• Roofing:  A new roof can lower your premium, especially if you upgrade it to the latest standards of protecting your home from natural disasters. 
     

  • Security Systems:  According to Safewise, adding a home security system could lower your homeowners premium by 20%.   
     

  • Solar Panels:  You will want to talk to your insurance agent before installing solar panels to your home.  They may require a separate policy, depending on how they are mounted, which would add to your budget.  
     

  • Upgrades:  Whether you use top-quality building materials for your renovation, upgrade the finishes in your home, or install state-of-the-art appliances in the kitchen, you’ll need to change your policy to reflect the replacement value. 

 

Making changes to your home improve your quality of life in many ways, but it may come at a cost.  Protecting your investment is worth it in the end, but you want to be prepared for anything that will add to your monthly budget. Schedule a meeting with your insurance agent before beginning any major changes in your home so you won’t be surprised when your payment increases. 

 

Courtesy of Chester County PA Realtor Scott Darling.

Photo credit: coldwellbanker.com

Home Projects By Seasons

by Scott Darling


Thinking about doing some home improvements?  Whether it’s a kitchen or bathroom remodel, a whole-house painting, or floor refinishing, there’s a time of year when these jobs are easier to get completed, mainly because of how the weather affects not only c
onstruction, but the quality of the finished product as well.  Find the project you’re considering, and see when it’ll be the right time to get to work:  

 

Additions, because of needing a new foundation, could be started in late Winter/early Spring when the ground is still cold and more compact.  It makes for better digging and concrete pouring and setup. 
 

Exterior door replacement would be convenient any time except Winter, just in case there are any issues and the doors aren’t a quick switch. 
 

Exterior painting, for many reasons, is a better idea in early to late Summer, when temperatures are above fifty degrees. 
 

HVAC work, in non-emergency situations, should be done in the off seasons--new heater in warm months, air conditioning before it’s sweltering outside.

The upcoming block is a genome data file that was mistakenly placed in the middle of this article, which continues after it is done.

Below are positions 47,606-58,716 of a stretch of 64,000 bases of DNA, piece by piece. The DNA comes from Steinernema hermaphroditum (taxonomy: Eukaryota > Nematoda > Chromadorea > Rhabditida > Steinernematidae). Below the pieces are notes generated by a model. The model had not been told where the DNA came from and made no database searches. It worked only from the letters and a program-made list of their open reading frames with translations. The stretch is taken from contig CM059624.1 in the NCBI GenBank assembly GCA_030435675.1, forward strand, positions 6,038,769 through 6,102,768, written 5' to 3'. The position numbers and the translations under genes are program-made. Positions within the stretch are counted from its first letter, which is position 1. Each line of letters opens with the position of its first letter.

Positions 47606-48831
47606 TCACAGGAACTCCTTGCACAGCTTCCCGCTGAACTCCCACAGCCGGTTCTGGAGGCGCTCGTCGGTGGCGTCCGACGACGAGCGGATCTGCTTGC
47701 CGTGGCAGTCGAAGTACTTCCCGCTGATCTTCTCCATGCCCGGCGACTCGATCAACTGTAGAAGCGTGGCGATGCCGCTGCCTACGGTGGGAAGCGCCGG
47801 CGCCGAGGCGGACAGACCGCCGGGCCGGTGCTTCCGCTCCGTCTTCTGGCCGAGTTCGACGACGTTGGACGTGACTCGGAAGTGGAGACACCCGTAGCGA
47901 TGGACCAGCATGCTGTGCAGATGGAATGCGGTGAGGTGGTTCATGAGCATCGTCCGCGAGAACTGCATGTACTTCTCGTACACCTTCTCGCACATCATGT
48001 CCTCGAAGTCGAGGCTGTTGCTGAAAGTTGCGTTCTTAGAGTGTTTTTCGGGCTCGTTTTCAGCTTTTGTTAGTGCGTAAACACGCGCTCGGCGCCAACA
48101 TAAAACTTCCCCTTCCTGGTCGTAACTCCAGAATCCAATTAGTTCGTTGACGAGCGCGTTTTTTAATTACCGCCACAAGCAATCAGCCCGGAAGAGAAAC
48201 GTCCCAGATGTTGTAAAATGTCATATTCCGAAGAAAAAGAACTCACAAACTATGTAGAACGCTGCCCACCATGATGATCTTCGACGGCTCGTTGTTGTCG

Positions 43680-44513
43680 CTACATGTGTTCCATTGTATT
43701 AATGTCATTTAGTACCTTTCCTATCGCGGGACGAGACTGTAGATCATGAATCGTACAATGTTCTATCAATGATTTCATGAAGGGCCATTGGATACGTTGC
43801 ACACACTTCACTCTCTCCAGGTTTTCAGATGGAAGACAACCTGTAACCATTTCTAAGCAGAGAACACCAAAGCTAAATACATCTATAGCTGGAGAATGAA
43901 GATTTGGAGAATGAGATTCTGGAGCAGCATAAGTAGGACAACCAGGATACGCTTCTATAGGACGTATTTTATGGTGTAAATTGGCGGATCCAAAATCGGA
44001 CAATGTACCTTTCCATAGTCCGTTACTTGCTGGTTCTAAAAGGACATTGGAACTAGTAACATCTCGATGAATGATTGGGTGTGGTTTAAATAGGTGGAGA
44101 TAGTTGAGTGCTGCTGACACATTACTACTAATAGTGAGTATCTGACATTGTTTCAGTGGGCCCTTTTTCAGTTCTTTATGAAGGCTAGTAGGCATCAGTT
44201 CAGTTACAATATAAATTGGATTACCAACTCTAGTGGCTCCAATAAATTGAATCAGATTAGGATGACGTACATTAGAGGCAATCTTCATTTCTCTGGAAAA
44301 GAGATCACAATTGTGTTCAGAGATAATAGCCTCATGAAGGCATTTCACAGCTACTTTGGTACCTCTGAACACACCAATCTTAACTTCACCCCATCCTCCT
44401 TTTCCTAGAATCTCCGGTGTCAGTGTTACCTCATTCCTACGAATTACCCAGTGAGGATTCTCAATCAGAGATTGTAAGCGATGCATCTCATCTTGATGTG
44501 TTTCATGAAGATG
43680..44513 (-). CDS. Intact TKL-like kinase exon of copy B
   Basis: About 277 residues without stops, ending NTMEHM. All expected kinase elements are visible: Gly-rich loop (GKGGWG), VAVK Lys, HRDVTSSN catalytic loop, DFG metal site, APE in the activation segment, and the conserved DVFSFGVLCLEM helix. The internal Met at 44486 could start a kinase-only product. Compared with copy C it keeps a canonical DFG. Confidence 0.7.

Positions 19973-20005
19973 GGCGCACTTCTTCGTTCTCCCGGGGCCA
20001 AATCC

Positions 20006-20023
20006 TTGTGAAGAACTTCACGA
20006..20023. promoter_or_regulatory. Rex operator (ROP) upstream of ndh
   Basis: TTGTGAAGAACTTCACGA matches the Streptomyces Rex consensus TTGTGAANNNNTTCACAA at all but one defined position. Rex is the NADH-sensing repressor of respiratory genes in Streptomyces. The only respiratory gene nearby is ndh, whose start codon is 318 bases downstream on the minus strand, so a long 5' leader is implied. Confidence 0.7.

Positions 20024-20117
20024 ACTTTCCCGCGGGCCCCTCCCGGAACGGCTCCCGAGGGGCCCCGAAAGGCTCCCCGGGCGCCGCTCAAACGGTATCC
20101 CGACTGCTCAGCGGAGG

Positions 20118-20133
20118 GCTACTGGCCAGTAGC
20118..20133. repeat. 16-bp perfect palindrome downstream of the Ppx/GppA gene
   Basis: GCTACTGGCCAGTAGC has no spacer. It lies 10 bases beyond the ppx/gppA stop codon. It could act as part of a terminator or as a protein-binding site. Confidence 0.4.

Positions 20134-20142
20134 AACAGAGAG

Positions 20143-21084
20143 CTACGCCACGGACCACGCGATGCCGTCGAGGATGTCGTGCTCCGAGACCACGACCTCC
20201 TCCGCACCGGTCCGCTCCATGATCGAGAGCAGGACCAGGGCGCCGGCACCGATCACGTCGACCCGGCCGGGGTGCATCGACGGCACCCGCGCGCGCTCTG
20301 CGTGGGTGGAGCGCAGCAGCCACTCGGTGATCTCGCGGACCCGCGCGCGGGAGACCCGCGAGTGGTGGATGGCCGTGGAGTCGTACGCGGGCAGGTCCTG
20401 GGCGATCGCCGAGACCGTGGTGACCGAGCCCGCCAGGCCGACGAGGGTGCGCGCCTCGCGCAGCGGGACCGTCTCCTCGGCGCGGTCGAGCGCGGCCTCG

Interior remodeling like kitchen and bathroom redo’s, can be done practically any time.  The main thing to keep in mind here is warm months are busier for contractors, and that can mean a job done in a hurry, or higher prices. 
 

Outdoor projects, even though a popular time for construction is the warmer months, should be started in late Winter, simply because you want to be able to spend your Summer enjoying your new outdoor space! 
 

Refinishing hardwoods is probably best completed during the times of year when humidity is low for the best finish, and so windows can be opened to allow air circulation to help get rid of any associated odors. 
 

Roofing, believe it or not, may get better results in hot months of the year, as the most common materials used will need warm temps for the best performance. 
 

Window repair/replacement is managed well during warm months or when frequent rain isn’t a factor. 

 

Keep in mind that Spring and Summer are busiest time for contractors.  If you are hiring your job out, the process should be started long enough in advance that you don’t have to be put on a wait list.  On that same note, during slower months, a contractor may give you a deal on the work, because there aren’t other jobs to be done, and you get their full attention!  Planning is key for a smooth finish on any project, any time of year. 

 

Courtesy of Chester County PA Realtor Scott Darling.

Photo credit: servicewhale.com

What To Do With Old Devices?

by Scott Darling


If you’re like many people this time of year who are cleaning out or following the new “simplify” craze, you’ve come across a drawer filled with old cell phones and devices.  Don’t throw these devices in the trash--they’re bad for the environment.  They ca
n be put to good use, whether by yourself or someone else!  Just make sure you reset the device settings to the factory settings.  If you’re not sure how, DealNews has a guide to help you with that.  Now let’s see what we can do with these unused gadgets!